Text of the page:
2022-05-06: ACM International Conference on Intelligent User Interfaces (IUI) Trip Report

Figure: Virtual cover for ACM IUI’22 conference

The premier showcase of outstanding research and development on intelligent user interfaces was hosted by the University of Helsinki, Finland. The 27th edition of the annual ACM Intelligent User Interface (IUI) conference was virtually held on March 21-25, 2022. There were 386 registered participants and 62 papers presented worldwide. For those who could not attend the conference, pre-recorded videos are available on the ACM SIGCHI YouTube channel, and the conference proceedings are available online.

This year, I was fortunate that one of our papers was accepted and represented our research group, Web Science and Digital Libraries Research Group (WSDL), at this conference. My paper, "InSupport: Proxy Interface for Enabling Efficient Non-Visual Interaction with Web Data Records" was co-authored by Dr. Sampath Jayarathna and Dr. Vikas Ashok from Old Dominion University, USA, and Hae-Na Lee from Stony Brook University, USA. This conference's presentations were pre-recorded and shown during the conference instead of presenting the papers submitted. After the presentation, there were two minutes given to each presentation for Q&A sessions with participants.

Day - 1

The first day of the conference began with five workshops and one Doctoral Consortium. I attended the “HEALTHI Workshop”, which offers a forum that brings academics and industry researchers together and seeks submissions broadly related to the design of intelligent user interfaces for promoting health. It builds on the fields of psychology, behavioral health, human-computer interaction, ubiquitous computing, and artificial intelligence. The workshop session covered intelligent user interfaces such as screens, wearables, voice assistants, and chatbots to support health, health behavior, and wellness in an accessible and equitable manner. The organizer for the session was Katrin Hänsel from Yale University, Michael Sobolev from Cornell Tech, Tobias Kowatsch from ETH Zurich, University of St.Gallen, and Rafael A Calvo from Imperial College London. This session has two keynotes: one from academia, presented by Dr. Timothy Bickmore from Northeastern University, and another from industry, presented by Steve Downs, a co-founder at Building H.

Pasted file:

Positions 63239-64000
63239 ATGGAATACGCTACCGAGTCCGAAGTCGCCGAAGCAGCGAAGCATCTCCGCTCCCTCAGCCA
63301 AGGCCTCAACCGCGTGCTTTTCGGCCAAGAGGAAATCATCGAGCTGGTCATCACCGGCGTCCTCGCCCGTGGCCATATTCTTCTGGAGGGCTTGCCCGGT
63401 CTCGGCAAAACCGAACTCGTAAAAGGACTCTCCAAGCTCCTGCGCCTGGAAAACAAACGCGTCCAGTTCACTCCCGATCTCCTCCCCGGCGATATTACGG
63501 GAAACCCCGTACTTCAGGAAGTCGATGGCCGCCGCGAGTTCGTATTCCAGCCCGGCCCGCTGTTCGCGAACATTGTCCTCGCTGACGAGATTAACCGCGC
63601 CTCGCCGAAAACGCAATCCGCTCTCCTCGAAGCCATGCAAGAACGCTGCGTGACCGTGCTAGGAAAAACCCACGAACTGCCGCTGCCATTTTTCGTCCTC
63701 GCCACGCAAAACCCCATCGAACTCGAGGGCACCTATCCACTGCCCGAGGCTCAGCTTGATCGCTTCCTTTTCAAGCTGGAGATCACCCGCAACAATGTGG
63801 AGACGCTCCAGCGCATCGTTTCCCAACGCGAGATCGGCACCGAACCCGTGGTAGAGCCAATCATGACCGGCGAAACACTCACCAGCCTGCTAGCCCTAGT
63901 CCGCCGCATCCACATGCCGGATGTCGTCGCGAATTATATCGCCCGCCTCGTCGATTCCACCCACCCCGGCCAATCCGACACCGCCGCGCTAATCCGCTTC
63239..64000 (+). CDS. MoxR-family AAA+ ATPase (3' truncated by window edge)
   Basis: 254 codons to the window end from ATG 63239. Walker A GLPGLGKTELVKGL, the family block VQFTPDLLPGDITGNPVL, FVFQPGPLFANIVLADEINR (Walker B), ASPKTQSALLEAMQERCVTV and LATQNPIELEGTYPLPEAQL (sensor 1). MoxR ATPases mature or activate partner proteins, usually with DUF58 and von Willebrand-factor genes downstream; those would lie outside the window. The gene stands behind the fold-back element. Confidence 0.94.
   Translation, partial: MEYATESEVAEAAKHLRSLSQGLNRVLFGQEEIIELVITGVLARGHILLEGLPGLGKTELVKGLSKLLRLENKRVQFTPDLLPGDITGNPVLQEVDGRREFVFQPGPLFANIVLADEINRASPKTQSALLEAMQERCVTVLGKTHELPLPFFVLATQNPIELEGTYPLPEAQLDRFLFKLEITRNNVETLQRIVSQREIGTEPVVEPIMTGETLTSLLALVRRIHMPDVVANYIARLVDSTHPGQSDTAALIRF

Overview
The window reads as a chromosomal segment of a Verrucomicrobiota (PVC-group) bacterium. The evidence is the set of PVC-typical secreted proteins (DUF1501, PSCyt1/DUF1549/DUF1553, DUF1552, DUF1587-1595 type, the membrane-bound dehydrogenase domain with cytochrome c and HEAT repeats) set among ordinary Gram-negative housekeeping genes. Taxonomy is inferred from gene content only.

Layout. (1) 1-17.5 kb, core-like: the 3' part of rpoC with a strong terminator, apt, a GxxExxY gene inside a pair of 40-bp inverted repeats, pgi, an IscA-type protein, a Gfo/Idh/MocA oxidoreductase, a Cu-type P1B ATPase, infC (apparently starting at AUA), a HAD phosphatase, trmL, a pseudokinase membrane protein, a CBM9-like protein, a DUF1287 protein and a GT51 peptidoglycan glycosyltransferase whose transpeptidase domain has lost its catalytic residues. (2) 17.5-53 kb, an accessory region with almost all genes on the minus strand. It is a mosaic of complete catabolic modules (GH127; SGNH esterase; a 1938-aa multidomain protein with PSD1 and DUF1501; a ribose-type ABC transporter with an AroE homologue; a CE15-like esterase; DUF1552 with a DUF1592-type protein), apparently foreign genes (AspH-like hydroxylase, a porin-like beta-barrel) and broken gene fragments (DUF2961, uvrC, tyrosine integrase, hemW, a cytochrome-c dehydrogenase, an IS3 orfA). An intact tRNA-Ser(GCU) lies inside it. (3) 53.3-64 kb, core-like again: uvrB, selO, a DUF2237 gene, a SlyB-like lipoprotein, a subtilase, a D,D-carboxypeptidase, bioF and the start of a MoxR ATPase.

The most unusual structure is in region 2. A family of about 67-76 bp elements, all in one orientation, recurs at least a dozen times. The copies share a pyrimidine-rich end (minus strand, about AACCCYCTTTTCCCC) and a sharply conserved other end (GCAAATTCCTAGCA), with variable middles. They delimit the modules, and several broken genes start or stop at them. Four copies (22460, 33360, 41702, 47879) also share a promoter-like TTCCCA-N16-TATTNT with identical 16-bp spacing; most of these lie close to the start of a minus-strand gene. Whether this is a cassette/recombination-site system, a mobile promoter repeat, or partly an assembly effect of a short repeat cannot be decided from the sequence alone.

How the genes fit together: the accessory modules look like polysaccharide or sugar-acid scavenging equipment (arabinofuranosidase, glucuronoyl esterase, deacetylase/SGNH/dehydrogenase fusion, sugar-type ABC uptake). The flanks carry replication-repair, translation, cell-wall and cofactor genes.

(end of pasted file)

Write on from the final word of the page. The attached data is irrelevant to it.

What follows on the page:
For the rest of the day, the conference arranged four workshops:
  1. APEx-UI Workshop
  2. HAI-GEN Workshop
  3. HUMANIZE Workshop
  4. TExSS Workshop

Day - 2

Health, Well-being, and Accessibility

This session was the first day of the paper session. In this session, I presented our work on behalf of my co-authors. Our work aims to minimize the usability gap between sighted and blind users to instant access in exploring important auxiliary segments of web browsers.



Min Lee (Carnegie Mellon University) began the session by presenting "Towards Efficient Annotations for a Human-AI Collaborative, Clinical Decision Support System: A Case Study on Physical Stroke Rehabilitation Assessment." He talked about how the development of ML-based decision support systems is challenging due to the expensive process of collecting an annotated dataset. Therefore, they propose a solution to augment an ML model with a rule-based (RB) model from therapists in assessing physical stroke rehabilitation exercises.



Many studies have revealed that mandala color benefits mental well-being. "Colorbo: Envisioned Mandala Coloring through Human-AI Collaboration," presented by Eunseo Kim from Hanyang University, shows selecting harmonious colors/areas and envisioning how each selection affects the final output.